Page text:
Intel 'bomb hoax' caller is spared jail
A man who made hoax bomb calls which shut down a motorway, disrupted air traffic and stopped 4,000 Intel staff going to work, must carry out 200 hours' community service.
Colin Hammond (21) had been drinking and taking tablets with a friend who paid him €30 to make the calls because he didn't want to go to work at Intel in Leixlip the following morning.
Hammond of Bath Road, Balbriggan, Dublin pleaded guilty at Dublin Circuit Criminal Court to making a false report giving rise to apprehension for the safety of persons or property at Bath Road on January 13, 2015. He has no previous convictions.
Described by Judge Martin Nolan as "profoundly stupid", Hammond made two 999 calls claiming there were bombs located at Intel which would go off in 12 hours. "You will not find them. This is a warning, we're everywhere now," Hammond told emergency services. When asked who was making the call, he replied: "Islamic State."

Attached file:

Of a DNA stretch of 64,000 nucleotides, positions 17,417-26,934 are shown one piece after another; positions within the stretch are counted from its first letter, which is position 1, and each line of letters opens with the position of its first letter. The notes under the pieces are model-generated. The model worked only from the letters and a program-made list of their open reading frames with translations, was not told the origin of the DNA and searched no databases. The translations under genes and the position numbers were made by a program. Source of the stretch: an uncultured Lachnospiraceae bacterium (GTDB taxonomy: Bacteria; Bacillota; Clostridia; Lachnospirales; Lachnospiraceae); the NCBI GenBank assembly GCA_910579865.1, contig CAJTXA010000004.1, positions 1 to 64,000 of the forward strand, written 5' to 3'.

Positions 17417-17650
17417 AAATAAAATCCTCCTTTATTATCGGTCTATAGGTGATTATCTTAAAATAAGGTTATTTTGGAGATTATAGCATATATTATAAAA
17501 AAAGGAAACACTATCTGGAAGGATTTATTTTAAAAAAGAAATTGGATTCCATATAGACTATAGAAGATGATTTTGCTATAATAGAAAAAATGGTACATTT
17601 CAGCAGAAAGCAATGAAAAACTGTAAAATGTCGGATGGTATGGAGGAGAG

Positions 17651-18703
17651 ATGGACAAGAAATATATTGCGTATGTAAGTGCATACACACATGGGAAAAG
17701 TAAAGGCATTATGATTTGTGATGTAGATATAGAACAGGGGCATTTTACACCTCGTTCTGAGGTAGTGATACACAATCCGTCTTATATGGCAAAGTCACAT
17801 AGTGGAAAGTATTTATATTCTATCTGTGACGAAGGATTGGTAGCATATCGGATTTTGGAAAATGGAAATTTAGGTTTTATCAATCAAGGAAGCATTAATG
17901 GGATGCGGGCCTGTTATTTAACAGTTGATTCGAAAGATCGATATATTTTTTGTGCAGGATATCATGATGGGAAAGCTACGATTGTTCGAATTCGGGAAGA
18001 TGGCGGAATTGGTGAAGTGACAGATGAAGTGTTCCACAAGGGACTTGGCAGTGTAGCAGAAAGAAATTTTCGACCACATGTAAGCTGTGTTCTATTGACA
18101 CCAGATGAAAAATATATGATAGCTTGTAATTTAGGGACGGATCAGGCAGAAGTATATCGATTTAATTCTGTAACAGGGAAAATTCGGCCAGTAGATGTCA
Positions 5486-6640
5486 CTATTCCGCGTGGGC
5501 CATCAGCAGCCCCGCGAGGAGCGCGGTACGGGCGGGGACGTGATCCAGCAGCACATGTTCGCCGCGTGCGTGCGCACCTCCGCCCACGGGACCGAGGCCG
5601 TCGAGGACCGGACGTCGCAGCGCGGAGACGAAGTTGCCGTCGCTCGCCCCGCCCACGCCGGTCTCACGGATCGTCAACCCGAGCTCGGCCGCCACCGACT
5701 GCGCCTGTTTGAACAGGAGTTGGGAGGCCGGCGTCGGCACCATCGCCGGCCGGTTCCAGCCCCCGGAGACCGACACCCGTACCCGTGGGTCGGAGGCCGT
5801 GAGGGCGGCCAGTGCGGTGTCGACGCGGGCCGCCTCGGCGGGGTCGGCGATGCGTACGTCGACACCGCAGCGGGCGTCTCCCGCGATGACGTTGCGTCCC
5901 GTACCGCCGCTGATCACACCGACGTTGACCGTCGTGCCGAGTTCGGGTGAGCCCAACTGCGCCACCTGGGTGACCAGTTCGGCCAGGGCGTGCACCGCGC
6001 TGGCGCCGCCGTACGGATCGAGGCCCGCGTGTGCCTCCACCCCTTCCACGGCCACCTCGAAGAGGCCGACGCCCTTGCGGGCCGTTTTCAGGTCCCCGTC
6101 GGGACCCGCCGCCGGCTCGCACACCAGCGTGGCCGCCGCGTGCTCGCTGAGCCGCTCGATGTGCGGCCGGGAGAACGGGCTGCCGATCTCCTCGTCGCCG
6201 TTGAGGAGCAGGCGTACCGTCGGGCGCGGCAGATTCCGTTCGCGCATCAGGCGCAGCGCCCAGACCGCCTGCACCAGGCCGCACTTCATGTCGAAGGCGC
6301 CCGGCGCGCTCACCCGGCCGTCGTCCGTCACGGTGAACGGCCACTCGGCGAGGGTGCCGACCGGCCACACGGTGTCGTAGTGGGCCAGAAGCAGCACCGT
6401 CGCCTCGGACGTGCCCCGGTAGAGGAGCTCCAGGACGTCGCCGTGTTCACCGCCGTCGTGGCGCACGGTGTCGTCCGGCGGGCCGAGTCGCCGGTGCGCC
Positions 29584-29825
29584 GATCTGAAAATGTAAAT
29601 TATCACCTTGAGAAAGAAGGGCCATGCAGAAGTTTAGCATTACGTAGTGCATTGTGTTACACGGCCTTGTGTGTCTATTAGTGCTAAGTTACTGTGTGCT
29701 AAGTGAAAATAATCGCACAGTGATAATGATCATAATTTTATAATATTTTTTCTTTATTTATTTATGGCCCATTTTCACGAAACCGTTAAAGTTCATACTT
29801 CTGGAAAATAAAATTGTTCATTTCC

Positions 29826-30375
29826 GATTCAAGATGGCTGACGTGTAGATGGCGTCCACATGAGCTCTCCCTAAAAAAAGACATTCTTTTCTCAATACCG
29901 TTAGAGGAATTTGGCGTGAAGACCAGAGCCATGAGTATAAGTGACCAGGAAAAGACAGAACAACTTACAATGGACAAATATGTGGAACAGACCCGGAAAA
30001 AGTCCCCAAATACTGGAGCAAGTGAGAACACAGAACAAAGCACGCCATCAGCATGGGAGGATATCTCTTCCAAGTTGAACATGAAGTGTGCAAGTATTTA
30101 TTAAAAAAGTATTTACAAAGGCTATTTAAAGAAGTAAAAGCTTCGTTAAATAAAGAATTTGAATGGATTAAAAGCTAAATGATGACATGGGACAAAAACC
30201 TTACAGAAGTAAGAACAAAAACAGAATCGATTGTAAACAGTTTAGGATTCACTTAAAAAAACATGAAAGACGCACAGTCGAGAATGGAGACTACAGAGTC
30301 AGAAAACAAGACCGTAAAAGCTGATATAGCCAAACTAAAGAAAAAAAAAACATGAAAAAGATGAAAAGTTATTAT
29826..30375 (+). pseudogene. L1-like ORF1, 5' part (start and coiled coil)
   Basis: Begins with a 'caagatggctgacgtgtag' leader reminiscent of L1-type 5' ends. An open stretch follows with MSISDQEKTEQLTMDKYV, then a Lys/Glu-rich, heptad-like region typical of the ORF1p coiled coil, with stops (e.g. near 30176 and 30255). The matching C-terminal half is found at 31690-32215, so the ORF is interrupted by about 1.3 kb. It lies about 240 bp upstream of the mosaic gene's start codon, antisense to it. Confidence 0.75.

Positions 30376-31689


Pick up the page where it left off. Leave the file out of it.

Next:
Yesterday Judge Nolan ordered Hammond to complete 200 hours of community service within 12 months, in lieu of two years in jail.
Garda Eamonn McFadden told the court that 300 employees were evacuated from Intel and a further 3,700 staff were prevented from entering the site.
He told Derek Cooney BL, prosecuting, that the M4 motorway was closed and there was also disruption to air traffic control in the location before authorities realised it was a hoax.
Gda McFadden revealed that a month after the hoax, a taxi man arrived at Balbriggan Garda Station with a passenger who wouldn't pay his fare.
The passenger was Hammond and a garda at the station recognised his voice from the hoax call.
Hammond admitted he had made the call on his friend's behalf saying: "He hates work and I made a phone call so he wouldn't have to go to work."
Judge Nolan commented that "every day presents a new surprise in this court".